Inflation, Depreciation and the Neutrality of the Corporate Income Tax

  • Erik Biørn
Part of the Scandinavian Journal of Economics book series (SJE)

Abstract

The treatment of depreciation allowances, interest deductions and capital gains in the corporate income tax base may have a strong impact on the user cost of capital and hence on the firm’s investment decisions—particularly when inflation and interest rates are high and fluctuating. A few general conditions for neutrality—confined to exponential depreciation schedules—are given in the literature. In this paper, these conditions are reconsidered in a broader perspective by (a) specifying general depreciation functions, (b) employing the concept “neutrality locus” to represent the class of tax systems which ensure neutrality in a given situation, and (c) stating some results on equivalent tax systems. Numerical results based on Norwegian data are reported.

Keywords

Income 

Preview

Unable to display preview. Download preview PDF.

Unable to display preview. Download preview PDF.

References

  1. Bergström, V. & Södersten, J.: Taxation and the real cost of capital. Scandinavian Journal of Economics 84, 443–456, 1982.CrossRefGoogle Scholar
  2. Biørn, E.: Gross capital, net capital, capital service price, and depreciation. A framework for empirical analysis. Report 83/27, Central Bureau of Statistics, Oslo, 1983.Google Scholar
  3. Boadway, R. W.: Corporate taxation and investment: A synthesis of the neo-classical theory. Canadian Journal of Economics 13, 250–267, 1980.CrossRefGoogle Scholar
  4. Boadway, R. W. & Bruce, N.: Depreciation and interest deductions and the effect of the corporate income tax on investment. Journal of Public Economics 11, 93–105, 1979.CrossRefGoogle Scholar
  5. Eisner, R.: Components of capital expenditure: Replacement and modernization versus expansion. Review of Economics and Statistics 54, 297–305, 1972.CrossRefGoogle Scholar
  6. Feldstein, M.: Inflation, tax rules and investment: Some econometric evidence. Econometrica 50, 825–862, 1982.CrossRefGoogle Scholar
  7. Feldstein, M. S. & Foot, D. K.: The other half of gross investment: replacement and modernization expenditures. Review of Economics and Statistics 53, 49–58, 1971.CrossRefGoogle Scholar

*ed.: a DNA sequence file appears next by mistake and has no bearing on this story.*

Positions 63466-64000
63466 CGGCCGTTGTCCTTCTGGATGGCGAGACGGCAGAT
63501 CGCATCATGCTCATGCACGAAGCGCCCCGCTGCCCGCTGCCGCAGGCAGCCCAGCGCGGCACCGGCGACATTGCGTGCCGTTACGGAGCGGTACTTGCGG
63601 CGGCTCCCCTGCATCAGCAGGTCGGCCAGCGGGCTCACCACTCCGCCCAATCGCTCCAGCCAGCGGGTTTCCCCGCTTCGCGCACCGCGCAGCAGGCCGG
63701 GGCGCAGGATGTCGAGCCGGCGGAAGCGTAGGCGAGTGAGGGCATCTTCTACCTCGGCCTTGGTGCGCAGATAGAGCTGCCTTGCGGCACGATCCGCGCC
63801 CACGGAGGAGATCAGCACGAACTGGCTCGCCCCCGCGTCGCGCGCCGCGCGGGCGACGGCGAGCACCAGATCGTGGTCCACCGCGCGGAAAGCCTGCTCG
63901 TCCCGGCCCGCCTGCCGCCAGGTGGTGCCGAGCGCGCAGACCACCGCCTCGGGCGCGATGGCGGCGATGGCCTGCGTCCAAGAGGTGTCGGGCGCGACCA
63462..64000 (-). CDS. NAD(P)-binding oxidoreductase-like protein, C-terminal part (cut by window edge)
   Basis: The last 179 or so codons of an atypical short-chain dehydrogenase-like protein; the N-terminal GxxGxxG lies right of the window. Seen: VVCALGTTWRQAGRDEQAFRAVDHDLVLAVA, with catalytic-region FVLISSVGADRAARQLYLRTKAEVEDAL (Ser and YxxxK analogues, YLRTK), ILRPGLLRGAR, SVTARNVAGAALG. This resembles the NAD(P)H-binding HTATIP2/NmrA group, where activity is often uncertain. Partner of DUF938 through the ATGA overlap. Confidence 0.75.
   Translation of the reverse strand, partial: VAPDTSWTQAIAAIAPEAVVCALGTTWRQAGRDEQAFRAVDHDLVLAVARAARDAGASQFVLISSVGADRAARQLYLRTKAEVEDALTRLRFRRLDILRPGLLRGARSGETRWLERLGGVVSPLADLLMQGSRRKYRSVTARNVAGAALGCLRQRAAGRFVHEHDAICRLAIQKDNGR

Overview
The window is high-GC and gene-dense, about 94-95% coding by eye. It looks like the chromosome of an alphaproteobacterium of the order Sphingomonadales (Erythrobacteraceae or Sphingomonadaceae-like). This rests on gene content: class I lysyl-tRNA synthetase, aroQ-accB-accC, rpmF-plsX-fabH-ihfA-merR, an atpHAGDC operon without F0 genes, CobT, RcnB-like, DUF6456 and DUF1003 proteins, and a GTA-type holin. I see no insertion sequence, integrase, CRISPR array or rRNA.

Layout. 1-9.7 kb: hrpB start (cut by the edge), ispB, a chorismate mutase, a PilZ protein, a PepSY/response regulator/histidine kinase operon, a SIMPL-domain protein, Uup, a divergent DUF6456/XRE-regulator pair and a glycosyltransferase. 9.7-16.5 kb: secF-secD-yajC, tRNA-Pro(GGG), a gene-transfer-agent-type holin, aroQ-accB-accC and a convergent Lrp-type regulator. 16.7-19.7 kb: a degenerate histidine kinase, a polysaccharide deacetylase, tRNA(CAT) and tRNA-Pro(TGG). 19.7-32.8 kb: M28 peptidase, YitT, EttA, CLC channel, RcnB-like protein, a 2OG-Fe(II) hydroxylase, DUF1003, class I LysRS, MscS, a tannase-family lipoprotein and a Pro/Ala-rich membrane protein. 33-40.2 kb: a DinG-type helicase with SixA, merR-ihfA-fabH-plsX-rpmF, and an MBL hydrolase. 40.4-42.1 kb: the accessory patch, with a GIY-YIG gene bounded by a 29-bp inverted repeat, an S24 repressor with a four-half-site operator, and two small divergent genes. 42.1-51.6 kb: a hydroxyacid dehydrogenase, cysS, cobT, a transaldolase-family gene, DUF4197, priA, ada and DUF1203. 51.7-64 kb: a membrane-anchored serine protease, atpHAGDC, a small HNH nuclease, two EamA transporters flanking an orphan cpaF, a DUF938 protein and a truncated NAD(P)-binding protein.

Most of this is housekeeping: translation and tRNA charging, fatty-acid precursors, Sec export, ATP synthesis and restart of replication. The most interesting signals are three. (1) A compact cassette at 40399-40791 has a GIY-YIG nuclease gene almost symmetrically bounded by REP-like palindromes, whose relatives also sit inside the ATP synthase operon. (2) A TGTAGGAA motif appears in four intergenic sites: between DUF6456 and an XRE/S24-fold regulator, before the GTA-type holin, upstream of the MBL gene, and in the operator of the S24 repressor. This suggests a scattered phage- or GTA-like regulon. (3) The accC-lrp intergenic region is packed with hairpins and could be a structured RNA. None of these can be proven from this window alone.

8. Feldstein, M. S. & Rothschild, M.: Towards an economic theory of replacement investment. Econometrica 42, 393–423, 1974.CrossRefGoogle Scholar
  9. Griliches, Z.: Capital stock in investment functions: Some problems of concept and measurement. In Measurement in Economics: Studies in mathematical economics and econometrics in memory of Yehuda Grunfeld (ed. C. F. Christ et al.), pp. 115–137. Stanford University Press, Stanford, 1963.Google Scholar
  10. Hall, R. E. & Jorgenson, D. W.: Tax policy and investment behavior. American Economic Review 57, 391–414, 1967.Google Scholar
  11. Hartman, R.: Investment neutrality of business income taxes. Quarterly Journal of Economics 92, 245–260, 1978.CrossRefGoogle Scholar
  12. Jorgenson, D. W.: The theory of investment behavior. In Determinants of investment behavior (ed. R. Ferber). National Bureau of Economic Research, New York, 1967.Google Scholar
  13. King, M. A.: Taxation, corporate financial policy, and the cost of capital. A comment. Journal of Public Economics 4, 271–279, 1975.CrossRefGoogle Scholar
  14. Musgrave, R. A.: The theory of public finance. McGraw-Hill, New York, 1959.Google Scholar
  15. Samuelson, P. A.: Tax deductibility of economic depreciation to insure invariant valuations. Journal of Political Economy 72, 604–606, 1964.CrossRefGoogle Scholar
  16. Sandmo, A.: Investment incentives and the corporate income tax. Journal of Political Economy 82, 287–302, 1974.CrossRefGoogle Scholar
  17. Smith, V. L.: Tax depreciation policy and investment theory. International Economic Review 4, 80–91, 1963.CrossRefGoogle Scholar

Copyright information

© The Scandinavian Journal of Economics 1985

Authors and Affiliations

  • Erik Biørn
    • 1
  1. 1.University of OsloNorway

Personalised recommendations